Special Course: Collective Memory, History & Conflict (In Madrid & Online)

STUDY ABROAD COURSE IN MADRID, SPAIN

"Collective Memory, History and Conflict"
(NDR 720) (3 credit hours)

The Werner Institute at Creighton University Graduate Program (M.S. in Negotiation and Conflict Resolution)pleased to offer a summer elective course entitled "Collective Memory, 

History, and Conflict, in Madrid, Spain, June 14 - 21, 2014.  Students enrolled in this course will 

explore the various roles that memory can play in conflict engagement. We will visit heritage sites, museums, and monuments in Madrid, Spain to illustrate the role of collective memory in conflict.  Additionally, this course has an online component between June 2 - June 13, 2014.

Course description

Memory is the manner in which humans process, remember, store information and reconstruct prior experiences.  Memory also allows us to learn from our experiences, adapt, and build relationships.  Through memory we can determine if someone has kept a promise, store our perceptions about individuals, and predict future actions.  In many ways we construct who we are based on our stored memories.  When memories are shared and agreed upon by a group, they become collective memories. Collective memories produced within society are passed on from generation to generation and through these collective memories, individuals can "recall" events that they have not personally experienced (Hallbawchs 1992: 38). Memory allows us to connect with others, but it can also create differences that lead to conflict. Memory can be an instrument for social justice, or a tool for perpetuating injustices. Collective memories influence individuals, organizations, and countries.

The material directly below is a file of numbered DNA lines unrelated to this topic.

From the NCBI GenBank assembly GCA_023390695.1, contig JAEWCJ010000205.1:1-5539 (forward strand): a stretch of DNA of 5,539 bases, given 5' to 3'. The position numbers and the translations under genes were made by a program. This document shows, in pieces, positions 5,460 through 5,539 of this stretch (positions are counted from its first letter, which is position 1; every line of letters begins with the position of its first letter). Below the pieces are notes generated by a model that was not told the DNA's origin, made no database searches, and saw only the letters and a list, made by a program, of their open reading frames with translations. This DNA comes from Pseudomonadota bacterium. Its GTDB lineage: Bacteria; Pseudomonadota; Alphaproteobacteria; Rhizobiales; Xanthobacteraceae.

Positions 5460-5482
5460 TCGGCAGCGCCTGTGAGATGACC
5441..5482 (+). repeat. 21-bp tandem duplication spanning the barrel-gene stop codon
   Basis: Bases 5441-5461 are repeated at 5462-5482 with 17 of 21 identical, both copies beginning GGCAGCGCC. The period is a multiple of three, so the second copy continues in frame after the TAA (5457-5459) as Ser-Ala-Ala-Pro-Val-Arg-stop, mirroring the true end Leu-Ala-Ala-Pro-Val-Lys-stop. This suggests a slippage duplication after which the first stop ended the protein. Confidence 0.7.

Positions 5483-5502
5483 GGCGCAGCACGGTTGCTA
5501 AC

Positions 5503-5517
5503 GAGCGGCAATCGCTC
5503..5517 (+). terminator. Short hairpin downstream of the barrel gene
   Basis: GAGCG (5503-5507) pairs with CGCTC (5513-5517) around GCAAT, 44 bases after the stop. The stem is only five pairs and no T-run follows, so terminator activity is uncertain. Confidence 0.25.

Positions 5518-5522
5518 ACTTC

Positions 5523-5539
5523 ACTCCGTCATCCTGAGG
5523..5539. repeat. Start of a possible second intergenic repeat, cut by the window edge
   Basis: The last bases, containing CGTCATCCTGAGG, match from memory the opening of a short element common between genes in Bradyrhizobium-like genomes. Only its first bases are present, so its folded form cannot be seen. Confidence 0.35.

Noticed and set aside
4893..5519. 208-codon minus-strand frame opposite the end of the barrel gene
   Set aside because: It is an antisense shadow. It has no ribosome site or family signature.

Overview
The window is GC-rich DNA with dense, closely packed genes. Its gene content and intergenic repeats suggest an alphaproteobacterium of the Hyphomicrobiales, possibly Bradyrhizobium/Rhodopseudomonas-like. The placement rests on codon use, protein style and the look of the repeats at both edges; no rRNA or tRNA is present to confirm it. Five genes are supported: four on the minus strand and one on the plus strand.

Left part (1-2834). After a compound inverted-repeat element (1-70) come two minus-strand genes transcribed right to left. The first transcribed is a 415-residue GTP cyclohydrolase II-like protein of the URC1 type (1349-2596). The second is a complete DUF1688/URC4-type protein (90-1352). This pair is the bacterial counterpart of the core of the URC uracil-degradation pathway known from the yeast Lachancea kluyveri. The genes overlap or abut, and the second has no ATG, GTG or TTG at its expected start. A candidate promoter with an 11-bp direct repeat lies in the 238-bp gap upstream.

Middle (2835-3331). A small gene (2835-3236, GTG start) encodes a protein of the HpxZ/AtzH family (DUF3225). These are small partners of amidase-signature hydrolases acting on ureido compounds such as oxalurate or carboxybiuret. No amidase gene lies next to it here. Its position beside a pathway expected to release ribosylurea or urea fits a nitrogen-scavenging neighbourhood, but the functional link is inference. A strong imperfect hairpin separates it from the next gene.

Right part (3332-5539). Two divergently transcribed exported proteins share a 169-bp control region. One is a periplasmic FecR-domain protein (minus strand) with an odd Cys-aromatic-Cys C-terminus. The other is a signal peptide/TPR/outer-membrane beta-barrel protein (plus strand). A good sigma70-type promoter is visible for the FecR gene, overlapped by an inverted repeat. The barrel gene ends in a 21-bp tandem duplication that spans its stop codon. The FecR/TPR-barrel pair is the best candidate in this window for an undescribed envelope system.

This one-week, three-credit course enables students to address the various roles that memory can play in conflict engagement. We will visit heritage sites, museums, and monuments in Madrid, Spain to illustrate the role of collective memory in conflict. We will also challenge most of the literature in mediation and negotiation regarding conflict resolution as being future-oriented.

Learning outcomes

Through participation in this course, students will:

  • define collective memory.
  • understand how people remember their experiences of conflict and how do they influence conflict narratives and their identities.
  • Identify the role of memory in violence, peacemaking, and forgiveness
  • explore the manners in which memory can be divisive and how it can be unifying.
  • explore how museums, heritage spaces, and monuments institutionalize memory.
  • understand memory transmitted through generations and how does it lead people to remember events they have not experience.
  • understand what is the relationship of unlived experiences with conflict
  • understand the role of collective memory in promoting social justice and in perpetuating social injustice.
  • explore collective memory as a way of creating counter-narratives.
  • demonstrate meaningful participation in personal and group reflection.

 Who is eligible?

This course is available to Werner students (online and campus-based), Creighton University Graduate School students, DNP and Ed.D. students and Werner alumni.

Prerequisites

  • This is an introductory course. The assigned readings assume no prior knowledge of the subject matter. Therefore, there are no prerequisites for this course.
  • Students interested in applying would need to complete and submit the Creighton University Summer 2014 Faculty-Led Program Abroad (FLPA) Application.
  • As part of the application process, each applicant must meet (in person or virtually) with Prof. Jacqueline N. Font-Guzmán.

Course Schedule

Online Component                          June 2 - 13, 2014
Class Meets In Spain                      June 14 - 21, 2014
Time to Submit Final Assignment    June 22 - July 11, 2014

Visit [HERE] for more information (see the left side of the page). 

For more information, please click on the links below or contact Professor Jacqueline N. Font-Guzmán, Associate Professor at the Werner Institute, Creighton University (jnfont@creighton.edu).

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